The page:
Supreme Court sets three-month deadline for Ncell, Axiata to clear tax duesThe Supreme Court has ordered Ncell and Axiata, the parent company of the private-sector telecom operator, to clear its outstanding capital gains tax within three months and barred Ncell from repatriating profit and distributing dividend and shares until it pays the dues.
The Supreme Court has ordered Ncell and Axiata, the parent company of the private-sector telecom operator, to clear its outstanding capital gains tax within three months and barred Ncell from repatriating profit and distributing dividend and shares until it pays the dues.
The top court in February had said Ncell and Axiata should pay capital gains tax, ending a long-drawn debate over whether the buyer should pay the tax, but the full text of the decision released on Tuesday has set the deadline of three months for the companies to clear the dues. TeliaSonera, a Swedish company which previously owned Ncell, exited the country without paying the capital gains tax after it sold the company to Axiata, the Malaysian telecom giant, in 2016.
A full bench of Chief Justice Cholendra Shumsher Rana and justices Mira Khadka, Bishwombhar Prasad Shrestha, Ananda Mohan Bhattarai and Tanka Bahadur Moktan observed that the onus to pay capital gains tax lies with Ncell—and not TeliaSonera.
“Since the capital gains tax is applicable to Ncell, not of TeliaSonera Sweden, determine the tax due to the government considering the basis and reasons included in the court order. As Ncell has already paid a total of Rs 21.54 billion on May 7, 2016, and June 4, 2017, as capital gains tax and Rs 2.32 billion as late fee to the Large Taxpayers’ Office, make all necessary decisions as per the legal provisions within three months,” the order of the full text reads.
The February decision ordering the mobile company to pay capital gains tax had come in response to a public interest litigation filed on January 28, 2017, by six petitioners, including former government secretary Dwarika Nath Dhungel, demanding that the government retrieve tax from Ncell.
Bowing to pressure and criticism from various quarters, Ncell on June 4, 2017, had deposited an additional Rs 13.6 billion as part of the tax applicable on the profit generated through the sale of the telecom company.
The amount deposited by Ncell is part of the 15 percent withholding tax, or tax deductible at the source for capital gains.
In May 2016, the company had paid Rs 9.97 billion as 15 percent withholding tax. It had filed the tax return based on its own calculations.
On October 10, 2017, the Supreme Court had directed the Large Taxpayers’ Office, Inland Revenue Department and Finance Ministry to furnish details on their decision to determine capital gains tax on the sale of Ncell shares by Niraj Govinda Shrestha to Sunivera Capital Ventures owned by Bhawana Singh Shrestha.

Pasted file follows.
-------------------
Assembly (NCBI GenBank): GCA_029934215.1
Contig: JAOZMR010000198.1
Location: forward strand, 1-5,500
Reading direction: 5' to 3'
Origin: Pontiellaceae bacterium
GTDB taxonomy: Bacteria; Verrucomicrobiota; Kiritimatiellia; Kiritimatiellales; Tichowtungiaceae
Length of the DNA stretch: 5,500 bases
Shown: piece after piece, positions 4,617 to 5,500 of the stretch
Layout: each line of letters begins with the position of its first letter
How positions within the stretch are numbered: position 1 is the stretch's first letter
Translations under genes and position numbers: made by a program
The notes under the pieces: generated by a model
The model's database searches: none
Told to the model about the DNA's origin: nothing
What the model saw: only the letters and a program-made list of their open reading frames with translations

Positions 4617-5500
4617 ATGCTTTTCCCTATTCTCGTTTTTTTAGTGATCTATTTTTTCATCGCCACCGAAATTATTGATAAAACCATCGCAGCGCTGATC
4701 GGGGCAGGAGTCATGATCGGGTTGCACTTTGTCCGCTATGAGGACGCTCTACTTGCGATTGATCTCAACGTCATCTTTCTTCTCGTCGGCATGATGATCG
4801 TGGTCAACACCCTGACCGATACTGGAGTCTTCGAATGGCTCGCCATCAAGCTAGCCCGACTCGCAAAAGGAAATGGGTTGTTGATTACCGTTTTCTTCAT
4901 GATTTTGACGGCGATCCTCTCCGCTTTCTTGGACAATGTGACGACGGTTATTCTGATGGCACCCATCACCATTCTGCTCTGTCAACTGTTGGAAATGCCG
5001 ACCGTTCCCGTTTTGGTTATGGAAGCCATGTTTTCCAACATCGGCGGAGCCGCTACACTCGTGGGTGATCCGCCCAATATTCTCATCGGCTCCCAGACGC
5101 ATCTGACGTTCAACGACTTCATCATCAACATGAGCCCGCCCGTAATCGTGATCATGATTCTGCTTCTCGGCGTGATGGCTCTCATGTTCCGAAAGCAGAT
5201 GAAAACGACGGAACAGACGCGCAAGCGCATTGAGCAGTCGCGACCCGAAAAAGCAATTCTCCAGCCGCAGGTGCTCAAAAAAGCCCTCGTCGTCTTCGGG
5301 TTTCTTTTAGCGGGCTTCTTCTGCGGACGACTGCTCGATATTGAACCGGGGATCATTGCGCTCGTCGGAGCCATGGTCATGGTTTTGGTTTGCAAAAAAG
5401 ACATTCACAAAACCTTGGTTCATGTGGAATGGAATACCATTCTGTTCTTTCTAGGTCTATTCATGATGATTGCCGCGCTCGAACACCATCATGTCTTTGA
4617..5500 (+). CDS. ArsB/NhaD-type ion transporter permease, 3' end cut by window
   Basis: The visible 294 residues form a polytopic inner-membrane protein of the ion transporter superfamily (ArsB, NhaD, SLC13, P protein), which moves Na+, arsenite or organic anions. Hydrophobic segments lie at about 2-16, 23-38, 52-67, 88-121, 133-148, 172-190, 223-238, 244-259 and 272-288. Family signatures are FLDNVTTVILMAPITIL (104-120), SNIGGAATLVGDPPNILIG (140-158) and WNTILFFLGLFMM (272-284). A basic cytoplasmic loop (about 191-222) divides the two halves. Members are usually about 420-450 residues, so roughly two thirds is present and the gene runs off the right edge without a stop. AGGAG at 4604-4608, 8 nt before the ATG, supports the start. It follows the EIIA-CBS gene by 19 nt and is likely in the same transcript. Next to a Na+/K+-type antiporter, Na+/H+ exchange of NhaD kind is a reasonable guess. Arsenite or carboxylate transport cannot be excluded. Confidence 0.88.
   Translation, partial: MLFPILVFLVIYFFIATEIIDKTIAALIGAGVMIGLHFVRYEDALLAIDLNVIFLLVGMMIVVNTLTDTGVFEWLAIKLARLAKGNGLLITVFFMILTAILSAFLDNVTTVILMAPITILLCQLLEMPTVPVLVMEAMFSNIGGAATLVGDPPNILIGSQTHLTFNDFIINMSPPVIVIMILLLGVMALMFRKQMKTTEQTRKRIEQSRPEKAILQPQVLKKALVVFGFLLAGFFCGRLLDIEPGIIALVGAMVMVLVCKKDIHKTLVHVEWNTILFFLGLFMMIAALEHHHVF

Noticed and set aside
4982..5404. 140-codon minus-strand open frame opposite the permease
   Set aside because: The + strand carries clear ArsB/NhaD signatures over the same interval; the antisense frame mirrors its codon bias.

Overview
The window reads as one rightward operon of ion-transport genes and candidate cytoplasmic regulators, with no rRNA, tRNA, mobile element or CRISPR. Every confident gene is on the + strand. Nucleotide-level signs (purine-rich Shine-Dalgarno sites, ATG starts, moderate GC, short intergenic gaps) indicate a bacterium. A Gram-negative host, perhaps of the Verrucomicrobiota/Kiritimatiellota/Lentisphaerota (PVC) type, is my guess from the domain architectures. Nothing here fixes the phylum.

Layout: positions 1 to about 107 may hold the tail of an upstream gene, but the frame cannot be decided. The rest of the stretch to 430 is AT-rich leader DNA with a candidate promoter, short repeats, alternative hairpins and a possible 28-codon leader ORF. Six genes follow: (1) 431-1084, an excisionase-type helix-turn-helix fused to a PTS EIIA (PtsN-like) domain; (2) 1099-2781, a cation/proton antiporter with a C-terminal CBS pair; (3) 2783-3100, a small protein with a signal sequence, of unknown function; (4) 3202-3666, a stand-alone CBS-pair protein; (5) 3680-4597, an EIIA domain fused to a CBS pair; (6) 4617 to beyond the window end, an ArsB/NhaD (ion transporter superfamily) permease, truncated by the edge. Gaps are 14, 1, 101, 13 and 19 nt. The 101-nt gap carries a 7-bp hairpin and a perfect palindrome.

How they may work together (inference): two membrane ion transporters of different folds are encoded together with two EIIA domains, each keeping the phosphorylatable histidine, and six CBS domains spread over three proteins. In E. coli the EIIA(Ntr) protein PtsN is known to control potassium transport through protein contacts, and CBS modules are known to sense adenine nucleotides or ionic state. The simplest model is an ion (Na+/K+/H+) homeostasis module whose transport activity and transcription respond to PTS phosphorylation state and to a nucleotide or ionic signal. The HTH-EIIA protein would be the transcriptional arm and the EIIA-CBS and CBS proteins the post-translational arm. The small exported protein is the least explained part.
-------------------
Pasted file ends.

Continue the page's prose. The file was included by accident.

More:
With the full text of the decision out, the controversy surrounding Ncell and its tax issues has been put to rest, and now it’s up to the government authorities to implement the order.
In a record deal struck in April 2016, Malaysia’s Axiata bought Reynolds Holding, which held a majority stake in Ncell, from TeliaSonera at an enterprise value of $1.03 billion. The Malaysian company had also acquired a 19.6 percent stake in Visor Group of Kazakhstan, increasing its stake in Ncell to 80 percent. But the tax authority initiated the process to tax the transaction only after TeliaSonera exited Nepal.
After failing to recover the tax from TeliaSonera, the Large Taxpayers’ Office had mounted pressure on Ncell and Axiata to pay the tax.
Based on the LTO’s letter, Nepal Rastra Bank on July 10, 2017 had issued directives to banks and financial institutions not to provide foreign exchange facilities to the companies associated with Ncell-Axiata and Reynolds Holdings Limited, among others. Reynolds Holding was TeliaSonera’s wholly-owned subsidiary registered at Saint Kitts and Nevis, a tax haven in the Caribbean.
But on December 24, 2017, Justices Om Prakash Mishra and Kedar Prasad Chalise passed an order, allowing repatriation of profits earned by the telecom service provider in the country. Stating that obstruction of dividend repatriation would adversely affect the company and its shareholders, the court directed the government not to obstruct the process. The central bank has since given the nod to Ncell to repatriate around Rs23 billion.
Commenting on Tuesday’s full text of the court order, Senior Advocate Surendra Bhandari said the decision to ban distribution of dividend also means a ban on repatriating the profit of the company as well as profit shared on the basis of the dividend.
“This is a landmark and a bold decision,” Bhandari told the Post. “The decision has told the Large Taxpayers’ Office to re-characterise tax to be retrieved including the penalty. It has also set a precedent that one cannot evade tax in Nepal creating a mediator company abroad. The court has also ordered the authorities to counter treaty shopping,” he added.
On February 11, five days after the top court ordered Ncell and Axiata to pay capital gains tax, the Large Taxpayers’ Office said the companies were liable to pay Rs75 billion, including interest for delaying the payment, in taxes.